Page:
|Handbook | C. General Rules and
Recommendations for Tournaments | 02. Standards of Chess Equipment for
02. Standards of Chess Equipment for FIDE Tournaments
Standards of Chess Equipment for FIDE
Approved by the 1975 Central Committee
This document defines the general standards for chess equipment
to be used in FIDE competitions.
The chess pieces used in matches between two players must be
approved by both. Their approval shall be obtained for other equipment - the
chess table, board and clock.
In case either side disagrees, the equipment to be used shall
be decided by the Chief Arbiter of the match, bearing in mind the standards for
its size and form as mentioned below.
The chess equipment offered by the organisers (hosts) of a
competition within the FIDE system of tournaments, Olympiads and other
competitions shall conform with the standards mentioned below, and shall be
approved by the Chief Arbiter.
||Chess Pieces |
Chess pieces should be made of wood, plastic or an imitation of
Height, weight, proportions
The King's height should be 8.5 to 10.5 cm. The diameter of the
King's base should measure 40 to 50% of its height.
The size of the other pieces should be proportionate to their
height and form; other elements such as stability, aesthetic considerations
etc., may also be taken into account.
The weight of the pieces should be suitable for comfortable
moving and stability.
Form, style of make
Recommended for use in FIDE competitions are those types of
chess sets and equipment, which have already been used in Men's Olympiads,
interzonal tournaments, candidates' matches and tournaments, and world
The pieces should be shaped so as to be clearly distinguishable
from one another. In particular the top of the King should distinctly differ
from that of the Queen. The top of the Bishop may bear a notch or be of a
special colour clearly distinguishing it from that of the Pawn.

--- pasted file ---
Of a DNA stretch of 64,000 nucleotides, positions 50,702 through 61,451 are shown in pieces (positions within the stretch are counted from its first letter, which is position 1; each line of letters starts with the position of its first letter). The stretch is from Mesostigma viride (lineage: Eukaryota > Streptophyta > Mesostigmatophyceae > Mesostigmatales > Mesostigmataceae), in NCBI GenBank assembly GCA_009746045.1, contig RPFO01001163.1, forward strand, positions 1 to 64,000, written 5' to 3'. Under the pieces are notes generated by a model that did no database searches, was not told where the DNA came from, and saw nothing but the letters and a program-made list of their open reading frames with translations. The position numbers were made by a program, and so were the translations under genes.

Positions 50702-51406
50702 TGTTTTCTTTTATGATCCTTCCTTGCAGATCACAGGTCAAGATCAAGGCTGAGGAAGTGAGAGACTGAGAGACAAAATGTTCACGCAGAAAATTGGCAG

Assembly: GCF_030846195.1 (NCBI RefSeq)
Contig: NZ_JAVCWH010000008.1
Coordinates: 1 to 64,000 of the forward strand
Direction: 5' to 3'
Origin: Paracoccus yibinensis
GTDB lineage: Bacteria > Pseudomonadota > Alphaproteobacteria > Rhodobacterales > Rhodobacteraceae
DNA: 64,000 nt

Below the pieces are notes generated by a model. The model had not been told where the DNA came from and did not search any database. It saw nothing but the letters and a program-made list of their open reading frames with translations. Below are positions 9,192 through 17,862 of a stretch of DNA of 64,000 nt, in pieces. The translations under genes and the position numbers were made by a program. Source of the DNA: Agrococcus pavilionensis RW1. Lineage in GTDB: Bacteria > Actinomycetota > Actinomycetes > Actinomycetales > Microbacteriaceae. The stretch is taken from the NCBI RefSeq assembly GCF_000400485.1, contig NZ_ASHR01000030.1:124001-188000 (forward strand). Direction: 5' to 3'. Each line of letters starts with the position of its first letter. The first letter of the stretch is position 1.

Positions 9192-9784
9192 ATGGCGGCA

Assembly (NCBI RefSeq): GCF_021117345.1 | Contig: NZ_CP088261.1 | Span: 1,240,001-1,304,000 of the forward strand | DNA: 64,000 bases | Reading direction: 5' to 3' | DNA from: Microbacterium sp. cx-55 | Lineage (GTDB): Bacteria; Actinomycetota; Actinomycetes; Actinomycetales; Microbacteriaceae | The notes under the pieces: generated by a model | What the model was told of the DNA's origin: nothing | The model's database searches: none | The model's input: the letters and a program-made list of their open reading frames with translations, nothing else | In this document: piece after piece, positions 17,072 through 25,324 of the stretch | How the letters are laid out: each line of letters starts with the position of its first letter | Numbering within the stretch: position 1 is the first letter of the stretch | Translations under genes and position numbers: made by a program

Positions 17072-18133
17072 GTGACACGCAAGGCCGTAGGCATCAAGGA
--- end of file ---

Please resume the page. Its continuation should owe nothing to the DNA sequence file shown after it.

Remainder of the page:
Colour of the pieces
The dark pieces should be brown or black, or of other dark
shades of these colours. The light pieces may be white or cream, or of other
light colours. The natural colour of wood (walnut, maple, etc.) may also be used
for this purpose. The pieces should not be shiny and should be pleasing to the
Wood, plastic, cardboard or cloth are recommended as material
for chessboards. The board may also be of stone or marble with appropriate light
and dark colours, provided the Chief Arbiter finds it acceptable. Natural wood
with sufficient contrast, such as birch, maple or European ash against walnut,
teak, beech, etc., may also be used for boards, which must have a dull or
neutral finish, never shiny.
Combination of colours such as brown, green, or very light tan
and white, cream, off-white ivory, buff, etc., may be used for the chess squares
in addition to natural colours.
The board size should be such that the pieces appear neither
too crowded nor too lonely on the squares. It is recommended that a side of the
square should measure 5 to 6 1/2 cm.
A comfortable table of suitable height may be fitted in with a
chessboard. If the table and the board are separate from one another, the latter
must be fastened and thus prevented from moving during play.
Chess clocks should have a device signalling precisely when the
hour hand indicates full hours. They should have the so-called "flag" fixed at
the figure 12 or at some other figure, but always so that its fall can be
clearly seen, helping the arbiters and players to check time.
The clock should have no shine which would make the flag
difficult to see. It should run as silently as possible in order not to disturb
the players during play.
The special FIDE Committee on Standards for Chess Equipment is
competent to decide whether or not a piece of equipment is suitable for use in
FIDE competitions. The Committee may recommend the use of other types of chess
sets in addition to those mentioned under 2.3. It may make a list of equipment
with satisfactory standards, the specimens of which would be kept at the FIDE
If necessary FIDE will determine the general conditions for
other equipment needed in chess competitions, such as score sheets, sealed move
envelopes, demonstration boards, etc.
The above regulations apply only to the equipment used in FIDE
competitions. Manufacturers of equipment and organisers are completely free to
make and use their own equipment for all other competitions. The manufacturing
of sets of artistic value is encouraged, regardless of the practical
possibilities of their use.